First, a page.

“But you’re Not Black!”
That is often the response I get when people that know I’m Puerto Rican hear my poetry or hear me speak about how comfortable I am embracing my African culture.
It’s true, I’m not African American, and truth be told, if you took away my ethnicity- Hispanic/Latina- I’m a mix of black, white, and native Taino. I do carry African blood. My mother is mulatto, like me, she’s mixed with African (.24% Nigerian, in fact, according to her Ancestry test) and Taino, which is the name of the native people of the Island and European and my father is white (Puerto Rican) with a long family history going all the way back to Portugal.
We, Puerto Ricans, are called the Rainbow people, and I tease people when I say I have my own rainbow tribe; each of my lovely daughters is a different, but beautiful hue. Interestingly, my oldest daughter, which is very fair-skinned, doesn’t claim to be anything but human. If you ask her, she knows very little about our cultural history, she’s been taught, but she’s forgotten. Next to her, I appear almost radical, but I admire her approach to life. It’s really very beautiful.
To be around her, you get a sense of how God would like us to be – especially in the church- just loving and accepting of others for who they are and not where they come from. Whenever you see her, she’s got a beaming smile on her face. and I don’t think you’ll ever hear ask the words “where are you from?” She just takes people as they come. If I say to her, “Hey did you know such and such is from…”, say, “Jamaica”, her response is usually, “Oh really?”, not that she doesn’t care, but it really doesn’t make a difference her in her approach toward that person.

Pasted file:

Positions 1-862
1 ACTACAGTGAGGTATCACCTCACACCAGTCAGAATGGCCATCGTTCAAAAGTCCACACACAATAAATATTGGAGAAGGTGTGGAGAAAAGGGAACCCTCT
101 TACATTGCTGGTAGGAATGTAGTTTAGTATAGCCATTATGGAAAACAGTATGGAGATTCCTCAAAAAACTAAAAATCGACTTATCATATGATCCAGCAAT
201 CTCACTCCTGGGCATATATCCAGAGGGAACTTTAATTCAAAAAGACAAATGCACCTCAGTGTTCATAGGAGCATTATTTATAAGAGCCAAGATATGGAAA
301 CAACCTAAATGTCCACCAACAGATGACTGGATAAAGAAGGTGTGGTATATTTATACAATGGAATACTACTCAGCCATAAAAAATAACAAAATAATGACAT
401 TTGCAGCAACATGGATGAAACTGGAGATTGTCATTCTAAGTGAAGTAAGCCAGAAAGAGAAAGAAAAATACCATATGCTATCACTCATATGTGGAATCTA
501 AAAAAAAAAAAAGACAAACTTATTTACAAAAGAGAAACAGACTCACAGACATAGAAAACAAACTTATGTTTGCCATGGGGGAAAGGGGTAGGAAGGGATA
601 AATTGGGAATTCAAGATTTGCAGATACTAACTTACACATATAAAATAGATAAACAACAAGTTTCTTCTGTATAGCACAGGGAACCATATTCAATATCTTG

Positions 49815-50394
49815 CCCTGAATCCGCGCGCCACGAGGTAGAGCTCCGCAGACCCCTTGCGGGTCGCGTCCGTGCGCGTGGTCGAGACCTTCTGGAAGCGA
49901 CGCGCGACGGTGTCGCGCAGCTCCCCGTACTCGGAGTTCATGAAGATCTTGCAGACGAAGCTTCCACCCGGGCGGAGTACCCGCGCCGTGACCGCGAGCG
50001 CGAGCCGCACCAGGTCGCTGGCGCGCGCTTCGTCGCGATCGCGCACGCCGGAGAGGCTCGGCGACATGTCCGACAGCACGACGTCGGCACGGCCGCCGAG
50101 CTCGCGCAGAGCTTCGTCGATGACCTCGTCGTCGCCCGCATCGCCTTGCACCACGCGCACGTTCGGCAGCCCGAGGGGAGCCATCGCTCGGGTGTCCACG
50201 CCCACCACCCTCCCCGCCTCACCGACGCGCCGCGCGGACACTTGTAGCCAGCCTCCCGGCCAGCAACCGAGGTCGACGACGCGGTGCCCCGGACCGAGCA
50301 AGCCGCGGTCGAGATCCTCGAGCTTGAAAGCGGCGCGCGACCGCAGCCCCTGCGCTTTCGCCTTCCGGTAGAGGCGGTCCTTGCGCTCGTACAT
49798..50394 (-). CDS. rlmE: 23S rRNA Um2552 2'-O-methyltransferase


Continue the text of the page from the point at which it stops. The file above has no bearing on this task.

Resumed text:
Her approach is very different from mine. I’ve experienced discrimination from many angles: from the time I was born when my grandmother on my father’s side initially rejected me because I was “black,” to girls wanting to fight me in school because they thought I was half white and lying about being Puerto Rican. Even when I came to the South, it was because I was from the North, a New Yorker, no less. Then, finally when I came to church… let’s just say it was apparent I didn’t fit in.
My approach is to take my experiences and integrate them into my art and poetry. I paint Island women in different skin shades to show we come in all colors and that we resemble the general population. I use my poetry as a bridge to connect experiences between the races. My goal is to acknowledge differences, share them, understand them and then explore the similarities, but my daughter chooses a different route altogether; she chooses instead to approach people as if they all are like her, human, and in love with the Lord.
I love that idea.
I’m all for expressing cultural and national pride, but what if we approached each other another way? So many of us get so bound up in our cultural pride – ‘I’m a Puerto Rican’, ‘I’m a New Yorker!’, ‘I’m American!’ – I know I do. However, I’m sure there are no special sections in Heaven. I doubt we’ll get inside the Pearly Gates and God asking, “Would you rather be over here with the Puerto Ricans, or would you prefer to live in the “Chinatown” section?” No, I’m sure what we’ll experience in Heaven is exactly what He’d like to see us do here: people loving and embracing each other, as is, as beautifully, wonderfully human.
So, let’s go have some beautifully human experiences, today!